Richard Gere is the ideal actor play the character of Robert Miller, a seemingly succesful owner of a venture capital firm on the brink of being sold. His portrayal is about as credible a performance as you’ll ever see. Gere is the right age, has the right looks and obviously understands the nature of the man he is playing.
As the film begins, Miller’s on the brink of big profits from the sale of his company, even though the books have been “cooked” with a $400 million dollar infusion that’s shown as earnings, but is actually a loan that is way past due. The company buying his firm is right on the cusp of signing the deal, but keeps putting things off as a negotiating ploy.
Miller has other secrets too, including a French artist, played by Laetitia Casta, who is his mistress. Miller is paying for her apartment, her gallery and is her biggest customer.
Miller’s wife, played by Susan Sarandon, is the perfect spouse. She ignores his transgressions and dishonesty to keep her life style in tact, until an automobile accident involving a fatality puts all of Miller’s business and personal life in grave jeopardy.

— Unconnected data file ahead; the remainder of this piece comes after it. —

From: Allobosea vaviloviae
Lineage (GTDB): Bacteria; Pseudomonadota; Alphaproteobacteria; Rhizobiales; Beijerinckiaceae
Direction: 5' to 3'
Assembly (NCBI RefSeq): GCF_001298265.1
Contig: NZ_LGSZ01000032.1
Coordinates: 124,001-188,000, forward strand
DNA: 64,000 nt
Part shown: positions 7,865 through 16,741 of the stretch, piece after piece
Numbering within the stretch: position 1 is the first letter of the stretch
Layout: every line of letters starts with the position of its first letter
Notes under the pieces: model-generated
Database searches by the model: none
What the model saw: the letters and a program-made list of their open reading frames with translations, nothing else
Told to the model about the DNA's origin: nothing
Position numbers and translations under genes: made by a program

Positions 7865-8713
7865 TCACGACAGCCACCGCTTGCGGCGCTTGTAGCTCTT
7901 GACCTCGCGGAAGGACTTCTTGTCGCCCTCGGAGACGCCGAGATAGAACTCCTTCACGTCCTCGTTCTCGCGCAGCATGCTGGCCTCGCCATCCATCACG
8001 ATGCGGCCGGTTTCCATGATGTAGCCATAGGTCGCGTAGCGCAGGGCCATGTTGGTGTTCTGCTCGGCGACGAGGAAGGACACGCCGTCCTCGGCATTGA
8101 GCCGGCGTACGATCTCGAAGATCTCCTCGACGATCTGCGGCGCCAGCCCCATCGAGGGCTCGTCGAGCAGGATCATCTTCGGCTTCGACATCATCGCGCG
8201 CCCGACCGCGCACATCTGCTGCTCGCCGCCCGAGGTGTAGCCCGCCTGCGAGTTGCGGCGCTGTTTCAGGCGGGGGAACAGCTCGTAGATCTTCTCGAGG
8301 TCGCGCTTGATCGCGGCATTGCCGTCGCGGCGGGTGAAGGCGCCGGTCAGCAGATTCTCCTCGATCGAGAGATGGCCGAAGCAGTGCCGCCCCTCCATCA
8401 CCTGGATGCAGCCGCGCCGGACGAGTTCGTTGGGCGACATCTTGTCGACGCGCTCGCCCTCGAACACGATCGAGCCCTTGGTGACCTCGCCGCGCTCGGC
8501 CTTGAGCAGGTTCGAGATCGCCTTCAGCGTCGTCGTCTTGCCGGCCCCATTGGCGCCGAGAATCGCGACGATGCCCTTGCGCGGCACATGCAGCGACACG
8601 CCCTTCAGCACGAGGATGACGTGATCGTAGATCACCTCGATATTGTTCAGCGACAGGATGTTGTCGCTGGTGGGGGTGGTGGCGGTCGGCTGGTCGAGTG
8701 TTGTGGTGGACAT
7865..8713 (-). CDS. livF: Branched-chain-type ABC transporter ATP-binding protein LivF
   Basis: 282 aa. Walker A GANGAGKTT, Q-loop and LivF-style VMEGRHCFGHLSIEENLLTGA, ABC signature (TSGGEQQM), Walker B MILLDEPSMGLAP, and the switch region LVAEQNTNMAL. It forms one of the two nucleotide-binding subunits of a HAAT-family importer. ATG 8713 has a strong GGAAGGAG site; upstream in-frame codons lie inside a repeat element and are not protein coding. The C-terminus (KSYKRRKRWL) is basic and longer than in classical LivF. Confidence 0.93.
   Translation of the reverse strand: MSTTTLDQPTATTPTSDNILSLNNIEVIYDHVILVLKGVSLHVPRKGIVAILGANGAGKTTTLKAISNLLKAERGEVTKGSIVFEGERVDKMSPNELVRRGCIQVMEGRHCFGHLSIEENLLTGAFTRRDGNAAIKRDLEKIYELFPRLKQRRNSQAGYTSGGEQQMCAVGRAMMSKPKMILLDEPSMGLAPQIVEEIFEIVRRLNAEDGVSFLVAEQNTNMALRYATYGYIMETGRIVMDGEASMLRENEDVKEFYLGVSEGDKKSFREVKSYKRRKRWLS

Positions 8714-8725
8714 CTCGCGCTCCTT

Brit Marling plays Miller’s oldest daughter and a VP in his company who has been kept in the dark about her Dad’s double-dealing until she discovers the issues in the course of doing her work, forcing a showdown with dear old Dad.
Tim Roth plays an NYPD Detective out to pin the fatality in the car accident on Miller. Roth’s character is anxious to bring down a Wall Street big shot.
“Arbitrage” is an engrossing motion picture, honest and hard-hitting that thoroughly involves the audience in Miller’s fight for survival. And even though it’s a fictional account, you can’t help but think that this film is truly art imitating life.